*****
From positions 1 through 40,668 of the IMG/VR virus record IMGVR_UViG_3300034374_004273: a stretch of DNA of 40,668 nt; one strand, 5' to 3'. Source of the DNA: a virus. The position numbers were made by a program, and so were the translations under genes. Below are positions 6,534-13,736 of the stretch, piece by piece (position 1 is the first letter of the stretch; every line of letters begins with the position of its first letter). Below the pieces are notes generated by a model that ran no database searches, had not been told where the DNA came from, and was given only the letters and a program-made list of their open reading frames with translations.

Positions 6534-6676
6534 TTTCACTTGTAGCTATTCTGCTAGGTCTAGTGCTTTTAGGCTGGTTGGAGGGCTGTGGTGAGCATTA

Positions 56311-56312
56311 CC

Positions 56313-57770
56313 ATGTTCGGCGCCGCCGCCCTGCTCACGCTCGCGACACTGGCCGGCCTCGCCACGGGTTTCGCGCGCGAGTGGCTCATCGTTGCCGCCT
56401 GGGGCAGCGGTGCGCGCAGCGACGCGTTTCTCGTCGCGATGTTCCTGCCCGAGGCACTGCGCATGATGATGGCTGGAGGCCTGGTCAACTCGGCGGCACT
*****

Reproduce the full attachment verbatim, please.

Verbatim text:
From positions 1 through 40,668 of the IMG/VR virus record IMGVR_UViG_3300034374_004273: a stretch of DNA of 40,668 nt; one strand, 5' to 3'. Source of the DNA: a virus. The position numbers were made by a program, and so were the translations under genes. Below are positions 6,534-13,736 of the stretch, piece by piece (position 1 is the first letter of the stretch; every line of letters begins with the position of its first letter). Below the pieces are notes generated by a model that ran no database searches, had not been told where the DNA came from, and was given only the letters and a program-made list of their open reading frames with translations.

Positions 6534-6676
6534 TTTCACTTGTAGCTATTCTGCTAGGTCTAGTGCTTTTAGGCTGGTTGGAGGGCTGTGGTGAGCATTA

Positions 56311-56312
56311 CC

Positions 56313-57770
56313 ATGTTCGGCGCCGCCGCCCTGCTCACGCTCGCGACACTGGCCGGCCTCGCCACGGGTTTCGCGCGCGAGTGGCTCATCGTTGCCGCCT
56401 GGGGCAGCGGTGCGCGCAGCGACGCGTTTCTCGTCGCGATGTTCCTGCCCGAGGCACTGCGCATGATGATGGCTGGAGGCCTGGTCAACTCGGCGGCACT